Though Bartsch denied ever agitating against Lafontaine – who is recuperating from cancer surgery – he said he would not stand for office again at The Left party conference in Rostock this spring.
“A situation has developed that's endangering the party's ability to engage in politics,” Bartsch said in Berlin. “Lies have been spread about me and unacceptable accusations made against me in a rather shabby fashion.”
In recent weeks, Bartsch has been accused of leaking information about Lafontaine's private life to journalists in order to spark a discussion about his possible successor as co-leader of the leftist party. The 66-year-old Lafontaine stunned political colleagues in November when he announced he needed an operation for cancer.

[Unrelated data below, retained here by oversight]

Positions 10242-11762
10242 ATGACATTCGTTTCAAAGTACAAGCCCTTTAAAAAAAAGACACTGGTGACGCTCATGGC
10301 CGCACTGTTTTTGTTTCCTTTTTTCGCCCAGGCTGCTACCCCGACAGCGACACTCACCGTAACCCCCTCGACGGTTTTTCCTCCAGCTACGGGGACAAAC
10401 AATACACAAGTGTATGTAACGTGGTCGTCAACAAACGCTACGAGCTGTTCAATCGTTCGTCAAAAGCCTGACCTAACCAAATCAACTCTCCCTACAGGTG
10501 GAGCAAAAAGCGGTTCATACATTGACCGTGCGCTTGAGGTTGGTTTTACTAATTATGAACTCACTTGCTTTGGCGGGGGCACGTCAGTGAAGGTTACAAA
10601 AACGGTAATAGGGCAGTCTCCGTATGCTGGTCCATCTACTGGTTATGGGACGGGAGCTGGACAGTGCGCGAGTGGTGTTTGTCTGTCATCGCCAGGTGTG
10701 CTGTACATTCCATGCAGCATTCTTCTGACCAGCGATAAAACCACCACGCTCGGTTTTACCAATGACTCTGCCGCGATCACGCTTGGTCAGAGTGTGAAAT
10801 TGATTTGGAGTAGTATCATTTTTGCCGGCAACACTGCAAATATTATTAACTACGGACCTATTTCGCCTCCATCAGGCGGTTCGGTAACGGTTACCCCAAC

Once the leader of the centre-left Social Democrats (SPD), Lafontaine took the helm of the The Left in 2007 after it was formed by disgruntled western German trade unionists and members of the successor to the East German communist party. He has been instrumental in helping the socialists establish themselves in western Germany, but his methods have irked many easterners.
But Bartsch denied the row forcing him to step down was due to a conflict between himself and Lafontaine, or the eastern and western wings of The Left.
“It's about the political and strategic direction of the party,” he said, adding that his departure would allow the leftists to return to the daily business of politics.